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rightly reading shall understand this royal woman, and appropriate her as a personal possession, will need no excuse for letting her show herself as she was. One who opens the pages at random may light on passages which come to him like secrets overheard without right. But whoever reads the whole, and understands her who is speaking, will scarcely wish to spare a word. The contributions of many of her friends
and no one had more devoted friends - have given material for this volume. Of the best part of the book, she is the author; but it has been wrought into form by the hand of one, an American, of that number who without ever seeing her knew her and loved her. No word better sums up the double story than an inscription on the inner wall of Durham Cathedral, centuries old, following the names of a husband and wife:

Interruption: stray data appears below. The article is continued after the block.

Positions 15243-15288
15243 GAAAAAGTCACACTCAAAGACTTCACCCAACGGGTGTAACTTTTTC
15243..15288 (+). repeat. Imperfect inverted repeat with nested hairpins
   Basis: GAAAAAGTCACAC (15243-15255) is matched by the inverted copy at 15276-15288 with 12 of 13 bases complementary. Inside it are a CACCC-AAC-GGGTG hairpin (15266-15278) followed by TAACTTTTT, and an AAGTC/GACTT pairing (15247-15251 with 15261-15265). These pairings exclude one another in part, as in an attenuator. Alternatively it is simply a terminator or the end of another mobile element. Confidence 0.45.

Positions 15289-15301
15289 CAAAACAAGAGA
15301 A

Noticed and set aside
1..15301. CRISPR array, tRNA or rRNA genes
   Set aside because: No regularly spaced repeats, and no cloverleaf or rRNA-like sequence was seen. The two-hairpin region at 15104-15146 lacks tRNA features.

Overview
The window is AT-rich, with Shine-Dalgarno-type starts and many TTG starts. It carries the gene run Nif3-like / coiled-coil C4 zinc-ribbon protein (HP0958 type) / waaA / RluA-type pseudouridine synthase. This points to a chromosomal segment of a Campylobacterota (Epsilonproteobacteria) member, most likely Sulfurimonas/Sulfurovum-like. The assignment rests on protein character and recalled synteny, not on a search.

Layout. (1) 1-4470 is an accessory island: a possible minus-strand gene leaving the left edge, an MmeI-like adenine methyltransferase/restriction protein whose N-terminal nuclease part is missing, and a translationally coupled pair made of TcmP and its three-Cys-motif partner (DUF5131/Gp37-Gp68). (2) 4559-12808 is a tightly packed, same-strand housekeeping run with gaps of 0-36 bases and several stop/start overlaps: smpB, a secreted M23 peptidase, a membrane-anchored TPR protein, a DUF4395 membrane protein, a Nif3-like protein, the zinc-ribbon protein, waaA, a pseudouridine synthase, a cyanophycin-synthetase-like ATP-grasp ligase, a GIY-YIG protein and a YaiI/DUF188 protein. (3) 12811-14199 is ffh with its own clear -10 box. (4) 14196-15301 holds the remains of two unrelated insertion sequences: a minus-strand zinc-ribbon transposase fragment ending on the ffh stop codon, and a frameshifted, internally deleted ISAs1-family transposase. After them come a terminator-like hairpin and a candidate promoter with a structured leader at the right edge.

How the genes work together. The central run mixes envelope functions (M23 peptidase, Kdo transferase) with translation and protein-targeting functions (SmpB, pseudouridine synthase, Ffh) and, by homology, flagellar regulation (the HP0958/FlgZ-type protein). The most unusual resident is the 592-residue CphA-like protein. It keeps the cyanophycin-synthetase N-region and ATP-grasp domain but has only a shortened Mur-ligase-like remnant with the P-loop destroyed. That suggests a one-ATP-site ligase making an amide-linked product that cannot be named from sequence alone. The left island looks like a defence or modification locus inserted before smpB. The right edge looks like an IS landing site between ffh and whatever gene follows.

“ We once were two,
We two made one,
Though life be gone.”
THESE men were philosophers, not from the desire of fame, not from the pleasure of intellectual discovery, not because they hoped that philosophy would suggest thoughts that would soothe some private grief of their own, but because it was to them an overpowering interest to have some key to the universe, because all even of their desires were suspected by them until they could find some central desire on which to link the rest; and love and beauty and the animation of life were no pleasure to them except as testifying to that something beyond of which they were in search. — Quarterly Review.
“Led by the Spirit into the wilderness."